I’m afraid I will continue in the mindset of the department was rid of its Traditionalist that remembered their Oath and looked out for our sailors and their well being, instead of turning into budgeteers who built things that were flashy and had no real capability in the modern battle space on balance. The redefinition of survivability from watertight integrity and compartmentalization to offensive combat capability, then neutered the platforms of defense in dept with meaningful weapons (LCS and even the new frigate design), was a travesty in my book. SeaRAM does not an ‘AAW capability’ make, and anyone who represents it that way has an agenda, NOT the health, welfare, safety and longevity of our sailors in mind. US Navy Regulations were written in BLOOD, not the whims of some design engineer who had an agenda. We should honor their memory hard won, and the safety they sacrificed for in combat. Few think this way today . . . to our detriment and peril.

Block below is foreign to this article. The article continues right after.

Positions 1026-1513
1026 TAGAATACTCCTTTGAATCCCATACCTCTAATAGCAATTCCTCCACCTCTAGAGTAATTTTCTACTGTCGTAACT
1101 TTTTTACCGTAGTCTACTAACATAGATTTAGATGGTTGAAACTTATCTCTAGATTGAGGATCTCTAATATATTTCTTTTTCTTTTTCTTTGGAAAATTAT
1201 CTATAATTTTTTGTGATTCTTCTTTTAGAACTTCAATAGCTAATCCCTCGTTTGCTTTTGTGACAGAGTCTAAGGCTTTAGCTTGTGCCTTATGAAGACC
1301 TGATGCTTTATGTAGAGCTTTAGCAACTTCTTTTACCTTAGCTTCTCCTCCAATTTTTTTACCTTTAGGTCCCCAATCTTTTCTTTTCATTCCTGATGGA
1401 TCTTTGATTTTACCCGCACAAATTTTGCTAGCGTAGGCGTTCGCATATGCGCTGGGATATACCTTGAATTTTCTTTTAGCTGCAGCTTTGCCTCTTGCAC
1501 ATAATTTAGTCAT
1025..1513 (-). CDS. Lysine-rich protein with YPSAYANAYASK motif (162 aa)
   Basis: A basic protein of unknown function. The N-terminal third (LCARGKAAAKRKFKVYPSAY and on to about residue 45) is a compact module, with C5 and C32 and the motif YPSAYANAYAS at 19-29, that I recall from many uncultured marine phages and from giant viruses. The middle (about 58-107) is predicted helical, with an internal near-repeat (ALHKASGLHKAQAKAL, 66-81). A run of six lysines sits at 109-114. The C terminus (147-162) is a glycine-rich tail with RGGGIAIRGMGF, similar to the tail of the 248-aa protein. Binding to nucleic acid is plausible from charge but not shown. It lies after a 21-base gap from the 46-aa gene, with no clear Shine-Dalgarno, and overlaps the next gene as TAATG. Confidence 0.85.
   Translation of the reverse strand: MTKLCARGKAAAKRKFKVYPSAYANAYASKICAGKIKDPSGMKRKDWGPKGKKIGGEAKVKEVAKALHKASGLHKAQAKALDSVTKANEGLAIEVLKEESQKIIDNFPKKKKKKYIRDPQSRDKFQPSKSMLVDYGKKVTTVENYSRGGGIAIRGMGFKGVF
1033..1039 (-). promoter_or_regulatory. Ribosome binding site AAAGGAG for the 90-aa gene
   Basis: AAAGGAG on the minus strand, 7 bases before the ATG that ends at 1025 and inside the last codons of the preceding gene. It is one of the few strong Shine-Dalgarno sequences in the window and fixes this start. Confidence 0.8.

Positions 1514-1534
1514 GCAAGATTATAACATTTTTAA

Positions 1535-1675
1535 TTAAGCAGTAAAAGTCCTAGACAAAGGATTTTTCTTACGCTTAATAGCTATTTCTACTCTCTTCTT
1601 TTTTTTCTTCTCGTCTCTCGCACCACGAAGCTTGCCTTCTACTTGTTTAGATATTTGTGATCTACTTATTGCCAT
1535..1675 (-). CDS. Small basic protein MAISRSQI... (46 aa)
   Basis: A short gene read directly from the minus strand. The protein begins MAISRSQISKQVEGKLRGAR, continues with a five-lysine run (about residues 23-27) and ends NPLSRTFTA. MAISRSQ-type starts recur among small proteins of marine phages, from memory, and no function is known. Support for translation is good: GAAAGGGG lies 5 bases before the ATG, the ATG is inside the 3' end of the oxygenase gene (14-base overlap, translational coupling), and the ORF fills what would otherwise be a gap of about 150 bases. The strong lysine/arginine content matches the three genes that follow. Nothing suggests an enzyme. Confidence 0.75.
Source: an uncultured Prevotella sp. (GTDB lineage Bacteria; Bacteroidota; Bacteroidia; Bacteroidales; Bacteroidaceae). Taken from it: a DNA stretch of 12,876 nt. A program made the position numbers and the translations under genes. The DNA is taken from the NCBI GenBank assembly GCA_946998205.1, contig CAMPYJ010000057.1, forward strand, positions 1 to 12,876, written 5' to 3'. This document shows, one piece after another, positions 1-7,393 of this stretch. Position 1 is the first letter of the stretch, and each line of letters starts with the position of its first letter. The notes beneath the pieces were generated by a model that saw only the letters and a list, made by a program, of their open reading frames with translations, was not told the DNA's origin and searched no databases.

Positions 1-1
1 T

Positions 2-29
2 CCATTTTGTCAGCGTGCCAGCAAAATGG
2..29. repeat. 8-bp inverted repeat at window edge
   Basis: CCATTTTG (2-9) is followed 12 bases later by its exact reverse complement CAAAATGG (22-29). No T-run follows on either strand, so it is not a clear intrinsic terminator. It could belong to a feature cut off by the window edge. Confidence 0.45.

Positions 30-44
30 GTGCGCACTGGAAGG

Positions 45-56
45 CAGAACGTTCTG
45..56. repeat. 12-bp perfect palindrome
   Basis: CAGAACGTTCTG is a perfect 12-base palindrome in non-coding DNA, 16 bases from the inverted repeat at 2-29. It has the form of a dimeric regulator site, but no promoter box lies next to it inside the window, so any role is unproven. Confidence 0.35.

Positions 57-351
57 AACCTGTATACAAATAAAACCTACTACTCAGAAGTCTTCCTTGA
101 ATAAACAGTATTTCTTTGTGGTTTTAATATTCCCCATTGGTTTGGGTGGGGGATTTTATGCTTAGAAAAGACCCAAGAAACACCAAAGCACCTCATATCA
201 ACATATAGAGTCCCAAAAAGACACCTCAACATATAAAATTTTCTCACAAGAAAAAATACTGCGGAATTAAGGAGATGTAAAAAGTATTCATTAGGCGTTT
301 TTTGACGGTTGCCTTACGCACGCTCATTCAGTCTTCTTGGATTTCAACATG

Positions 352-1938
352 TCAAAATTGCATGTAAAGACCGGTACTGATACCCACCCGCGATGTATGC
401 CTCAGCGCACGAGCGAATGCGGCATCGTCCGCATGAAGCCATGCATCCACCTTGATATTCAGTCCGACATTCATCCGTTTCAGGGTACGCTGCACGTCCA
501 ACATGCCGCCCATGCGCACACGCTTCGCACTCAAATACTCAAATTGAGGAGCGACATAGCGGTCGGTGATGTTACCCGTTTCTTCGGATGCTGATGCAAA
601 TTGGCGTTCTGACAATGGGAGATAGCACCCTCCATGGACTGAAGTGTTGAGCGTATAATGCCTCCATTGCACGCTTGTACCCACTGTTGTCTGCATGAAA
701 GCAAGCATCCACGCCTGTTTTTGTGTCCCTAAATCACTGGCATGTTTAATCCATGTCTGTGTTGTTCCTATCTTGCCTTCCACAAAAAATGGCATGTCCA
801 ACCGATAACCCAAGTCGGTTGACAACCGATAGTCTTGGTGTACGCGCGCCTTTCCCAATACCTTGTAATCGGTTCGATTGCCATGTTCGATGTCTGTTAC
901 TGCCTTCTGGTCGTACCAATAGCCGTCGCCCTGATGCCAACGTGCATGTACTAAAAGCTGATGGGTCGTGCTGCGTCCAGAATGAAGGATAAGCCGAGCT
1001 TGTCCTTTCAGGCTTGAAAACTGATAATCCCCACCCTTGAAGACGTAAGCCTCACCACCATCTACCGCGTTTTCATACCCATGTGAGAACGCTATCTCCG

• CWO4 (ret.) A. M. Herd

    Every Navy man knows the worst people to fix a broken ship is the “experts” from any shipyard. They all learn the hard way that most yard workers care only about their paycheck and know they can do a lousy job and some poor overworked, underpaid sailor will be tasked with making the shoddy, overpriced, and in some cases, poorly designed and built piece of crap sent out to our Navy work.
    What ever happened to the “Pride in workmanship ” that allowed our old ships to serve for decades past their prime ?
    Government contractors need to take a page from the head coach of the New England Patriots, and “do the job we pay you to do”.
    As a proud old repair tech, let me say “this is my two cents.